Is A Stepparent A Legal Guardian?

What Is A Legal Guardian?

A legal guardian as a person who has the legal authority to take care of an individual, and this authority is given by the court.

Based on this, unless due to exceptional circumstances, a stepparent is not automatically appointed a legal guardian (see also ‘What Is A Ward Of The State And What Does It Involve?‘) (see also ‘What Is A Ward Of The State And What Does It Involve?‘). Even after two parents have divorced or have separated, they still have complete rights of their biological children.

When a stepparent has entered the family unit, this does not mean that the rights of the biological parents are extracted. This means that stepparents do not have the right to make any legal decisions.

How Does A Stepparent Become A Legal Guardian? Is It Possible?

It is very possible for stepparents to become their stepchild(ren)’s legal guardian. This is done be receiving a court ordered guardianship.

One thing to note is that receiving this legal guardianship can be obtained if one or both of the biological parents are either unable or unwilling to care for their child. Once you obtain this guardianship, however, you then have the same rights over a child as a biological parent would have.

Here are the steps to becoming a legal guardian:

Visit The Clerk’s Office

The first step is to visit the clerk’s office of your local courthouse and ask for the Petition of Guardian, a form that files your guardianship over a minor.

Complete The Form

You then need to complete the form and add any relevant documentation. It is important that you fill out this form honestly.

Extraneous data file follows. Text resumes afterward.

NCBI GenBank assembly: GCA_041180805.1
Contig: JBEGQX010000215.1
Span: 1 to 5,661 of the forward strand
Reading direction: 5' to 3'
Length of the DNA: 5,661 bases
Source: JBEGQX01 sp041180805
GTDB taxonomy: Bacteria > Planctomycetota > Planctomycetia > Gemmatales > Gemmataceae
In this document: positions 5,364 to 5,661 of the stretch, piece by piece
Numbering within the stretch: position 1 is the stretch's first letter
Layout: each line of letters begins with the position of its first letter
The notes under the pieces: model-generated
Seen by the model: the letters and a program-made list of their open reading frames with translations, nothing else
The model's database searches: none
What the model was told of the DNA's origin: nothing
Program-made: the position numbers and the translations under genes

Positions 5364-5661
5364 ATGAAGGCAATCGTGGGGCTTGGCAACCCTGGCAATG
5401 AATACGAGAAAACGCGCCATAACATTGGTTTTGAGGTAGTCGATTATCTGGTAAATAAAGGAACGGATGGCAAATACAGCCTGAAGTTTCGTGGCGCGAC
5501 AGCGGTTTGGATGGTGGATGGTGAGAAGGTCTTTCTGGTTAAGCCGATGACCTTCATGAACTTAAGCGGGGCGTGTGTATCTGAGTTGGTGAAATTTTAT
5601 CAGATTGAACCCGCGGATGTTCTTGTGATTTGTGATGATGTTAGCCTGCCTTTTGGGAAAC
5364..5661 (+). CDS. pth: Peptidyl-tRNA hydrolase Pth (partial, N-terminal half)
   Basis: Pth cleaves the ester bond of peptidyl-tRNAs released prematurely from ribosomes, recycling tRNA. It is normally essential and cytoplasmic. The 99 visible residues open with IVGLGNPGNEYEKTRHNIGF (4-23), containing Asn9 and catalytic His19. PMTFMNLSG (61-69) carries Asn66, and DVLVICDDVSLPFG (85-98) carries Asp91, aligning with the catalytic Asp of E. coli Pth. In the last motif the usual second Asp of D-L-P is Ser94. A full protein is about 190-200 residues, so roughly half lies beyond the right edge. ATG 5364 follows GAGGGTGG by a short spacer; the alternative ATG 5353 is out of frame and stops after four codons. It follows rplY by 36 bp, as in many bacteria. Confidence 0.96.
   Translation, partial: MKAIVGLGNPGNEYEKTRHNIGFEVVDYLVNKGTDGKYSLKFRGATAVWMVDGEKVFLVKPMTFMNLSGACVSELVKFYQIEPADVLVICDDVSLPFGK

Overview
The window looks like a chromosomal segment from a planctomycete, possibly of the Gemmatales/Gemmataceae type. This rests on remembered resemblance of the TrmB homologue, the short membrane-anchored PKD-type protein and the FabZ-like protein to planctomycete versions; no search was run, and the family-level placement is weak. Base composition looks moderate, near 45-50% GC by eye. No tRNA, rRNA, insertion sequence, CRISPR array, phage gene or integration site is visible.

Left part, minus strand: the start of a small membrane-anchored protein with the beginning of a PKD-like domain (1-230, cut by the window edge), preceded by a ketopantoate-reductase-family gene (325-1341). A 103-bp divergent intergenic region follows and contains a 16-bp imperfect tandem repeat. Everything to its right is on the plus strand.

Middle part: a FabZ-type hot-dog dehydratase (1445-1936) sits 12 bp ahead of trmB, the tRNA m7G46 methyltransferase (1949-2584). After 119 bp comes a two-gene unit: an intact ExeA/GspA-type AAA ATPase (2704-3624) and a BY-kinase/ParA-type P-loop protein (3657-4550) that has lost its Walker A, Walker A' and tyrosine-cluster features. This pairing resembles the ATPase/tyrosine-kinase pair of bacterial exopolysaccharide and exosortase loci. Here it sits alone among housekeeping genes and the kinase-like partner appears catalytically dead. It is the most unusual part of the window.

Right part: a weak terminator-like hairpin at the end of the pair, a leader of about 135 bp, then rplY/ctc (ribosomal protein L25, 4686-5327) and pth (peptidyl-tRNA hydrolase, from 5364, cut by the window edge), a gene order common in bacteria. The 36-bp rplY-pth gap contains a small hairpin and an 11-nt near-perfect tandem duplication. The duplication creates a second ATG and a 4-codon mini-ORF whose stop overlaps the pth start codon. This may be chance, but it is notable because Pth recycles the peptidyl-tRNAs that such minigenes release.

File The Petition

The next step is to file the petition with the same clerk and then send a copy out to the biological parent. You will also be required to pay a filing fee.

Attending The Hearing

Lastly, you will have to attend a hearing in front of a judge. At this hearing will be yourself, your spouse, the biological parent and in some cases the stepchild. This hearing is to determine whether your petition will go through and to see if the judge agrees. If so, the judge will then issue the guardianship order.

The Rights Of The Stepparent

A stepparent has a number of rights and there are many roles a stepparent should play to benefit their stepchildren. As a stepparent, your priority is the child. It is important to acknowledge that by marrying your spouse, you are also devoting your life to that child.

Introducing an alternative parental figure into the home can be challenging for some children. You may find that the child will feel uncomfortable or confused about the new family dynamic. You want to be accepted into the household and for the child to feel safe in your presence.


Nobody enjoys disciplining someone else’s child(ren), but when you become their stepparent you are having to take on these new responsibilities, responsibilities that might make you uncomfortable. You are now in charge of their health and wellbeing and it is important to play the supporting role in your spouse’s life.

You can enforce punishments for breaking rules, assign chores, implement curfews. You are doing all of this for the benefit of the child and to build that strong relationship.


As a stepparent you have complete control over where you would like to take your stepchild (so long as this is confirmed with the biological parent, of course). You have no legal binds which restricts you to only interacting with your stepchild at home. If you want to go to a coffee shop down the street, a neighboring city, or maybe on a vacation to another country, as a stepparent you have that right.